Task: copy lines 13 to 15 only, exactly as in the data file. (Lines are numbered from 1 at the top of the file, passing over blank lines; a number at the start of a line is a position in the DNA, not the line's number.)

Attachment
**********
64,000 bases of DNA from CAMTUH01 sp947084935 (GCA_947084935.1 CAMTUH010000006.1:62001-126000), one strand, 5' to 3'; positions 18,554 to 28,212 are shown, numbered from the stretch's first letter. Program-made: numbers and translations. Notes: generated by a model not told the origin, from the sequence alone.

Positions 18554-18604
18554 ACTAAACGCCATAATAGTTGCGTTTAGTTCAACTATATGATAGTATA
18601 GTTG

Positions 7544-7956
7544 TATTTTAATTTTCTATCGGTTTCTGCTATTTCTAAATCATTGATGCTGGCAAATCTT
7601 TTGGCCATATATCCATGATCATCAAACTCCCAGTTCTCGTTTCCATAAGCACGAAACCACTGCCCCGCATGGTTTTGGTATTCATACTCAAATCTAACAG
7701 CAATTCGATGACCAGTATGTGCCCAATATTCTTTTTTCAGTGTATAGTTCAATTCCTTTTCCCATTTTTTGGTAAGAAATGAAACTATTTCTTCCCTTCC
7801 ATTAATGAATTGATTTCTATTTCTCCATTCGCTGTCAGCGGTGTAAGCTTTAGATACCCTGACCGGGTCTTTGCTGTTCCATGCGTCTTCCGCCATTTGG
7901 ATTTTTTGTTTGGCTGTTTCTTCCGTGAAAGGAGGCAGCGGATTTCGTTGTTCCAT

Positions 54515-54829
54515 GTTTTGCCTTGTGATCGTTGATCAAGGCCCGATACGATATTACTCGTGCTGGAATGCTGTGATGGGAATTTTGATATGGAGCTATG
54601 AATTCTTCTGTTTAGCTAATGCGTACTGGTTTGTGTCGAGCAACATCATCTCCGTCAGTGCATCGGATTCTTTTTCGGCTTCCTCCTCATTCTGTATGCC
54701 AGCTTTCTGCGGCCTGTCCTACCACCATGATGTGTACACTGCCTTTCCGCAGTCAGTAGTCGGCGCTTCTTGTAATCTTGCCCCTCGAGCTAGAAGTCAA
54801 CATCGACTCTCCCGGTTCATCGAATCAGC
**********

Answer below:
54601 AATTCTTCTGTTTAGCTAATGCGTACTGGTTTGTGTCGAGCAACATCATCTCCGTCAGTGCATCGGATTCTTTTTCGGCTTCCTCCTCATTCTGTATGCC
54701 AGCTTTCTGCGGCCTGTCCTACCACCATGATGTGTACACTGCCTTTCCGCAGTCAGTAGTCGGCGCTTCTTGTAATCTTGCCCCTCGAGCTAGAAGTCAA
54801 CATCGACTCTCCCGGTTCATCGAATCAGC